Brodie, Lyn (2006) Problem based learning in the online environment - successfully using student diversity and e-education. In: 2006 Annual Conference on Internet Research 7.0: (IR 7.0): Internet Convergences, 27-30 Sept 2006, Brisbane, Qld, Australia.
PDF (Published Version)
Problem Based Learning (PBL) is a well known and well used teaching methodology. Most current literature points to McMaster University in Canada with the introduction of PBL into its medical schools in the 1960's, but its intellectual history is much older. Thomas Corts of Samford University sees PBL as 'a newly recovered style of learning'. From these beginnings PBL has been incorporated into a wide range of professional studies including nursing, dentistry, social work, management, engineering and architecture.
In the rush to tap into new markets and to take up new technologies many academics and institutions have turned to online education. However, PBL does not seem to have made the leap fully into online education. The use of discussion boards, chat facilities and web resources are still not being fully utilised to take up the advantages of this paradigm. There are only a limited number of references to PBL in distance education. Of available references to group based cooperative learning nearly all require at least some face-to-face meetings of the team members. This does not make full use of the available technology and means that students need to physically meet.
This paper investigates the literature regarding PBL in the online setting. It demonstrates that by appropriate application of both technology and sound teaching, PBL can be successfully used to deliver the required educational outcomes whilst taking advantage of a diverse student profile. Our Faculty has introduced a fully online PBL course to first year engineering and surveying students. The course relies entirely on internet based communication and resources and requires no face to face meetings. Students are located across Australia and the world, often in different time zones. They successfully communicate and solve a range of contextualised engineering problems, facilitated by an academic staff member. The course successfully integrates student diversity (age, culture, education backgrounds) and appropriate technology (chat, discussion and web) to enable students to participate in team based assessments. In the process, students learn teamwork, communication skills, use of internet based technology as well as discipline specific technical knowledge.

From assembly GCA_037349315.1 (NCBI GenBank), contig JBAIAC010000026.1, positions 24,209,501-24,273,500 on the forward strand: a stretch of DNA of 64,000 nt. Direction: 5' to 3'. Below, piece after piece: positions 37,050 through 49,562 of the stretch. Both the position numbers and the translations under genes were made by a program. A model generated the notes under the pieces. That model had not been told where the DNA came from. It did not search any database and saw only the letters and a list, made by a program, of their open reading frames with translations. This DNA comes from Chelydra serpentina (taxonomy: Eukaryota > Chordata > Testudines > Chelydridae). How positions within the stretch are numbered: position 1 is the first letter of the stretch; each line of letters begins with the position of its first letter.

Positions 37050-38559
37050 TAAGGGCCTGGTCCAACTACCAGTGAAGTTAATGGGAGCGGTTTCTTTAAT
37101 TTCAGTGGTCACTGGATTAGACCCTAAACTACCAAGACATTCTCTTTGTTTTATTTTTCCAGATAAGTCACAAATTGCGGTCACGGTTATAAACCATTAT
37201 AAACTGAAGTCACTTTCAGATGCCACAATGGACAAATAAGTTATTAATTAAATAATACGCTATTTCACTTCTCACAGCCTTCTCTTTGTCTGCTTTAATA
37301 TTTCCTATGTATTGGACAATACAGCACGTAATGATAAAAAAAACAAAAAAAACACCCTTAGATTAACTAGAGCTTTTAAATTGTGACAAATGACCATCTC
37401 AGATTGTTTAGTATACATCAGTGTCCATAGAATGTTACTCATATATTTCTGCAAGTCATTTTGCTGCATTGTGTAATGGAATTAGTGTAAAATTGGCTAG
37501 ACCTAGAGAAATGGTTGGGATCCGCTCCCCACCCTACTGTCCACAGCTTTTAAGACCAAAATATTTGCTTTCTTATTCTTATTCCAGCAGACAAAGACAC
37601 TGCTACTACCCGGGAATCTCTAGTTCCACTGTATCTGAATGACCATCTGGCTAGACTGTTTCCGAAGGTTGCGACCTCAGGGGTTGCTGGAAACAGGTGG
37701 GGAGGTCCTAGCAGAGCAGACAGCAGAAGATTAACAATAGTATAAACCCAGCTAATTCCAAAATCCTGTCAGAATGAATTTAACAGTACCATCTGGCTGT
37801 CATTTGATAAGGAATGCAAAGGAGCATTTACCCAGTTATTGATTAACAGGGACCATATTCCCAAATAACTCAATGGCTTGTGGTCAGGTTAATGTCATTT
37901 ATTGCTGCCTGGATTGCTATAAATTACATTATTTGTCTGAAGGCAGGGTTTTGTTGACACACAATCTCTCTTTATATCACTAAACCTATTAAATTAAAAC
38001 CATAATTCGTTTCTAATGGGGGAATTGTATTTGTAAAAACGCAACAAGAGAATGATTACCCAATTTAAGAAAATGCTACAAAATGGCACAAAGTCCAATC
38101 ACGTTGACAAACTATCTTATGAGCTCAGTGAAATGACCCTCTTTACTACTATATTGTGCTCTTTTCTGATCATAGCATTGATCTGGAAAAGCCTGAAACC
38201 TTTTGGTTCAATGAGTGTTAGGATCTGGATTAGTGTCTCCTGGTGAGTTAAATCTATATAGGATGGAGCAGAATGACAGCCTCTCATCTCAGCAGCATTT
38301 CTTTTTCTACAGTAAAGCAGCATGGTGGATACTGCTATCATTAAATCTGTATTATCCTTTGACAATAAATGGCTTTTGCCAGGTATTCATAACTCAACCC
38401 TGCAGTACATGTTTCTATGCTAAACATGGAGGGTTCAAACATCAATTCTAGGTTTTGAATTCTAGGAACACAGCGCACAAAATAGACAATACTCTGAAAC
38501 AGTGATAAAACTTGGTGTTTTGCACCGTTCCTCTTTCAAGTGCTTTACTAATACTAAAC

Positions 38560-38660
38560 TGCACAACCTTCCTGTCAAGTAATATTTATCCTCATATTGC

Statistics for this ePrint Item
|Item Type:||Conference or Workshop Item (Commonwealth Reporting Category E) (Paper)|
|Item Status:||Live Archive|
|Additional Information (displayed to public):||No evidence of copyright restrictions on web site.|
|Depositing User:||Ms Lyn Brodie|
|Faculty / Department / School:||Historic - Faculty of Engineering and Surveying - Department of Electrical, Electronic and Computer Engineering|
|Date Deposited:||11 Oct 2007 01:00|
|Last Modified:||01 Jul 2015 05:28|
|Uncontrolled Keywords:||problem based learning, PBL, online education, distance education, student diversity, higher education research|
|Fields of Research (FoR):||08 Information and Computing Sciences > 0806 Information Systems > 080602 Computer-Human Interaction
13 Education > 1302 Curriculum and Pedagogy > 130212 Science, Technology and Engineering Curriculum and Pedagogy
13 Education > 1303 Specialist Studies in Education > 130309 Learning Sciences
|Socio-Economic Objective (SEO):||C Society > 93 Education and Training > 9302 Teaching and Instruction > 930203 Teaching and Instruction Technologies|
Actions (login required)
|Archive Repository Staff Only|